Wavefront-guided (WFG) and wavefront-optimized (WFO) platforms for refractive surgery are designed for improved visual outcomes. It is unclear which treatment profile is superior for patients undergoing photorefractive keratectomy (PRK).
To compare the safety, efficacy, predictability, stability, and higher-order aberrations in eyes undergoing WFG and WFO PRK.
Design, Setting, and Participants
A prospective, randomized, fellow-eye–controlled clinical trial was conducted at the Byers Eye Institute at Stanford with enrollment between April 2009 and March 2011; 1 year of follow-up was included. Of 90 patients screened, 71 patients (142 eyes) with less than 12.00 diopters (D) of spherical myopia and less than 3.00 D of astigmatism were enrolled consecutively.
One eye was randomized to undergo WFG PRK treatment (Visx CustomVue Star S4 IR excimer laser system; Abbott Medical Optics), and the fellow eye received WFO PRK treatment (WaveLight Allegretto Wave Eye-Q 400 Hz excimer laser system; Alcon Surgical).
Main Outcomes and Measures
Data on the manifest refraction, uncorrected visual acuity, best-corrected visual acuity, 5% and 25% contrast best-corrected visual acuity, and higher-order aberrations were collected preoperatively and at the 1-, 3-, 6-, and 12-month follow-up visits.
Eyes undergoing both treatments had improved best-corrected visual acuity (WFG: mean, 0.05 [95% CI, 0.03-0.07]; WFO: mean, 0.04 [95% CI, 0.02-0.06]) and less sphere (WFG: mean, −4.79 [95% CI, −5.31 to −4.26]; WFO: mean, −4.61 [95% CI, −5.18 to −4.03]), cylinder (WFG: mean, 0.66 [95% CI, 0.49-0.82]; WFO: mean, 0.52 [95% CI, 0.35-0.69]), and spherical equivalents (WFG: mean, −4.45 [95% CI, −4.99 to −3.91]; WFO: mean, −4.34 [95% CI, −4.92 to −3.76]) (P < .001) but higher levels of spherical aberration (WFG: mean, −0.11 [95% CI, −0.15 to −0.06]; WFO: mean, −0.11 [95% CI, −0.14 to −0.07]) (P < .001) and higher-order root-mean-square aberrations (WFG: mean, −0.07 [95% CI, −0.12 to −0.02]; WFO: mean, −0.12 [95% CI, −0.17 to −0.07]) (P = .005 in WFG eyes and P < .001 in WFO eyes) at 12 months compared with preoperative measurements. A total of 93.0% of the eyes in the WFG group and 94.4% in the WFO had an uncorrected visual acuity of 20/20 or better at 12 months, with 56.3% in the WFG group and 43.7% in the WFO group gaining 1 or more lines of best-corrected visual acuity. The stability of the refractive correction was excellent for both groups.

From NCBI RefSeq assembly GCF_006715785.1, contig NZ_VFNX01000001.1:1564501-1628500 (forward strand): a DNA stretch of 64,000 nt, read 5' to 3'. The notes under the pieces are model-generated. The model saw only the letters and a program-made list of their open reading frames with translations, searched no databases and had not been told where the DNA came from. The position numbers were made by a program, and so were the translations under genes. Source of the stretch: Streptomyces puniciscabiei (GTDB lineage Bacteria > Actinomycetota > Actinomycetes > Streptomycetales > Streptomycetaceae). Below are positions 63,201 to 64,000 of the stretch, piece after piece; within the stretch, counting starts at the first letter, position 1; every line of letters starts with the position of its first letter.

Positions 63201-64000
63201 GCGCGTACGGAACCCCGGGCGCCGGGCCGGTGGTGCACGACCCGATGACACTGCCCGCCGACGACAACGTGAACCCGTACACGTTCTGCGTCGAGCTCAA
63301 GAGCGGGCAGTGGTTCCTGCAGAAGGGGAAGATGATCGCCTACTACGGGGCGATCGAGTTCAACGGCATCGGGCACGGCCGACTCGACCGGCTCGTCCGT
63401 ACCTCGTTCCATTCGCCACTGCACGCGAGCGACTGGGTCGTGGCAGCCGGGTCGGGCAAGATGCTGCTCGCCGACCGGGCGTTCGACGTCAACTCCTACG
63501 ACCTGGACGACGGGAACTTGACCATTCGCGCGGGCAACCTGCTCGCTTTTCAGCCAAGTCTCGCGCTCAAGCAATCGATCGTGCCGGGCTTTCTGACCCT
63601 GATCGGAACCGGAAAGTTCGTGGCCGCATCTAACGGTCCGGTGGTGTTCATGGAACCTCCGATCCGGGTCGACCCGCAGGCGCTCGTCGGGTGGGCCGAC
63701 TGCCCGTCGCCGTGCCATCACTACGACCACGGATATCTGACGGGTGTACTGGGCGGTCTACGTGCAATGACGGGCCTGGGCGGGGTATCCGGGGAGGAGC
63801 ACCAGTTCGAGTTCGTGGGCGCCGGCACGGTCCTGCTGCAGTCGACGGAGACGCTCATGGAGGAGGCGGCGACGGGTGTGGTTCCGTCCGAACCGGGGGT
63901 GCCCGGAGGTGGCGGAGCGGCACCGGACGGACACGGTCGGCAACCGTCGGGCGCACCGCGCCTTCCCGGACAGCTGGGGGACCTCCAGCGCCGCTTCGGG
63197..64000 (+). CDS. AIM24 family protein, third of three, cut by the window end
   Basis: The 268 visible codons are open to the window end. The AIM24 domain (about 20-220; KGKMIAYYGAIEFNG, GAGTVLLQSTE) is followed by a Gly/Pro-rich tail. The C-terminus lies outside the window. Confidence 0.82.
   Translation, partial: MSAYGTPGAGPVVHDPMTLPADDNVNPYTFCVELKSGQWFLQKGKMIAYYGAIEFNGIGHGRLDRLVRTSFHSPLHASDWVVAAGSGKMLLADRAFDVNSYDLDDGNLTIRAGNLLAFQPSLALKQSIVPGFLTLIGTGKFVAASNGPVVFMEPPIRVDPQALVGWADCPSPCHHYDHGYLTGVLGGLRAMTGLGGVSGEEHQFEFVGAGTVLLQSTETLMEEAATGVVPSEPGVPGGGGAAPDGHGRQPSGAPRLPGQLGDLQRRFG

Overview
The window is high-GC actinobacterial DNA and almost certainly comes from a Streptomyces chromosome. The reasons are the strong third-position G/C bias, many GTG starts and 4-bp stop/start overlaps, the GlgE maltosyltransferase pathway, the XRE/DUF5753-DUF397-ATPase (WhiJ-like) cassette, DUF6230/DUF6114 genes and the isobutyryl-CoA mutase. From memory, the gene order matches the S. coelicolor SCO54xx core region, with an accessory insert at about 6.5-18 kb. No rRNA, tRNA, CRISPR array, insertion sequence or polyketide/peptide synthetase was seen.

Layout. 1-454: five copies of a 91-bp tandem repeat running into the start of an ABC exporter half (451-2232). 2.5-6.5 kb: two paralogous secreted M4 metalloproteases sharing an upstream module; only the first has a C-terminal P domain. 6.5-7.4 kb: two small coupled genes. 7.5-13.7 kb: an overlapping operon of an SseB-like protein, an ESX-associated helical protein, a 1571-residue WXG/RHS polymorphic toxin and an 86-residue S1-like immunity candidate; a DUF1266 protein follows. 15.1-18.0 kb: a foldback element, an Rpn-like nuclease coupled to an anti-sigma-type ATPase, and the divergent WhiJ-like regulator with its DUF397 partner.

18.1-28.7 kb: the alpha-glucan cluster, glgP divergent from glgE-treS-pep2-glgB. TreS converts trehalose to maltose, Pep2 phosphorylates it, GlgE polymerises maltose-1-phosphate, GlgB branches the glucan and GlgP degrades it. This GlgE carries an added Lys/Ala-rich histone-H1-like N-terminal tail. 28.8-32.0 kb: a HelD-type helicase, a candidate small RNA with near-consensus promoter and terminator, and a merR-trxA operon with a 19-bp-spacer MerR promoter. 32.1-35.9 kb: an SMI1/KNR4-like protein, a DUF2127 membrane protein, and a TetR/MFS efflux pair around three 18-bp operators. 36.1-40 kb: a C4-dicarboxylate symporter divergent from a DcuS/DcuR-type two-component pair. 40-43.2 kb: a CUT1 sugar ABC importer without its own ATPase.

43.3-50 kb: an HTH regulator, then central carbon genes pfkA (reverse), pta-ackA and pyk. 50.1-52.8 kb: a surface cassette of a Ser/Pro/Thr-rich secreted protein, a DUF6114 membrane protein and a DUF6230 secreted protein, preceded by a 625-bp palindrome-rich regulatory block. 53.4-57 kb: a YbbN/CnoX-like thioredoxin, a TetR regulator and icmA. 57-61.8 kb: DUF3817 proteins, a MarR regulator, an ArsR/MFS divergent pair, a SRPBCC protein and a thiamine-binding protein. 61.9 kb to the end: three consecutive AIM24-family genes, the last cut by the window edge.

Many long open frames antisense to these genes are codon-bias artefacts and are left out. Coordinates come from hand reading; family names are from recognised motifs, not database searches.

Conclusions and Relevance
A difference in uncorrected visual acuity or contrast acuity between eyes undergoing WFG or WFO treatment at 3 months and beyond could not be identified. This lack of difference suggests that both systems can be used to provide excellent improvement in vision for persons with myopia.
clinicaltrials.gov Identifier: NCT01135719